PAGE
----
Yet they can also supplement educational experiences. One of the most interesting and interactive online courses I developed was an undergraduate level course ‘Introduction to Music and Art’. The faculty member and I created a highly visual and interactive course using a variety of digital exhibits, videos and open art resources. In addition to the virtual exhibits, students were required to visit in-person, two cultural centers or events during the semester. The virtual tours created learning experiences that could never be achieved with cultural F2F visits and textbooks alone.

A current buzzword in cultural heritage studies is the “participatory” museum.  How do you envision that online learning can facilitate an increased participation in museums?

Student-focused education is where online learning is going, where students are participants and contributors to their learning, not just passive recipients. This is a paradigm shift for education. Students want to contribute and expect to be involved whether through social media or within the course itself. I see this same student-interest applying to museums and cultural centers. There is unlimited opportunity for encouraging public participation with the various social media platforms. Pinterst, the digital bulletin board platform, allows users to follow boards, create boards and comment. Twitter is another with hash tags that can ‘tag’ conversations and comments related to an exhibit or particular museum. Another is Instagram, a platform popular with teen and young adult set. The Getty Center here in California where I live does a good job in utilizing media and digital resources, but I see far more opportunities yet to be leveraged with museums in general.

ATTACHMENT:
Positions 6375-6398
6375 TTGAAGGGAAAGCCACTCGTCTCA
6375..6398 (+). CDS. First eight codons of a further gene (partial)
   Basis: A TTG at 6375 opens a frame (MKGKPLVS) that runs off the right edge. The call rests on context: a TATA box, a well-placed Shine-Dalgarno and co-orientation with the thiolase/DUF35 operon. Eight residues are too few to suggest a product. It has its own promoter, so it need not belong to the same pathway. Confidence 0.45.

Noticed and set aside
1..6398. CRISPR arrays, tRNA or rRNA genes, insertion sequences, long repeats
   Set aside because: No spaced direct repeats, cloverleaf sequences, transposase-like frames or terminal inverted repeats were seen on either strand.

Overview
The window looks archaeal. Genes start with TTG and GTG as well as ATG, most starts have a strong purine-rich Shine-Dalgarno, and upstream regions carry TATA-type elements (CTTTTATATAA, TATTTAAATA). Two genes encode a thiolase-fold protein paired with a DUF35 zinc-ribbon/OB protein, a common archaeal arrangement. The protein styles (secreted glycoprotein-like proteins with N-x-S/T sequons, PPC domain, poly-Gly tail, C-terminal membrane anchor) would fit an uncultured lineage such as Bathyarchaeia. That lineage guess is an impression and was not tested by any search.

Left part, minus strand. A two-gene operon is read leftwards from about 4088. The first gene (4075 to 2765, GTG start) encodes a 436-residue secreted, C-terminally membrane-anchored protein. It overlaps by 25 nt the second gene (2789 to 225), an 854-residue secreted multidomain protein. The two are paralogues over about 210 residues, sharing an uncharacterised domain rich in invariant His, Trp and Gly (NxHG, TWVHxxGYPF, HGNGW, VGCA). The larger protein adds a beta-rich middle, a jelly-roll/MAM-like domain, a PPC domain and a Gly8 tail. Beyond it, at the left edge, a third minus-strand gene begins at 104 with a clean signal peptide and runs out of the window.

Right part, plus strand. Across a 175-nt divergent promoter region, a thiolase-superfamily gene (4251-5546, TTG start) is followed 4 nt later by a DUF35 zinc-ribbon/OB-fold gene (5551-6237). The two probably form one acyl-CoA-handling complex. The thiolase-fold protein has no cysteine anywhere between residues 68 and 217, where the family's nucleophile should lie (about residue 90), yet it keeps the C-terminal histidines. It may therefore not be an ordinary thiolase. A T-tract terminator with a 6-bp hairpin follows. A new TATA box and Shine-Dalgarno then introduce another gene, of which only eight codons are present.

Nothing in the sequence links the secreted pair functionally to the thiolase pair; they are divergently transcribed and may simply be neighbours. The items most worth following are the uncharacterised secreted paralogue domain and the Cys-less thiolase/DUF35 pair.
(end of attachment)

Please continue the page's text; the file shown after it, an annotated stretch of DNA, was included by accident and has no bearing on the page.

Much as been written about the trend toward “lifelong learning” in museums.  How might that trend benefit from an online presence?

Tremendously – if museums can engage the public through social media–meet the potential visitors where they are, e.g. on Instagram, Facebook or other platform, the potential of having loyal and repeat visitors and supporters is tremendous. People want to belong and associate themselves with something special and unique—what is more unique and special than a museum or cultural center? Cultural centers will benefit by developing an online presence and building a following from there.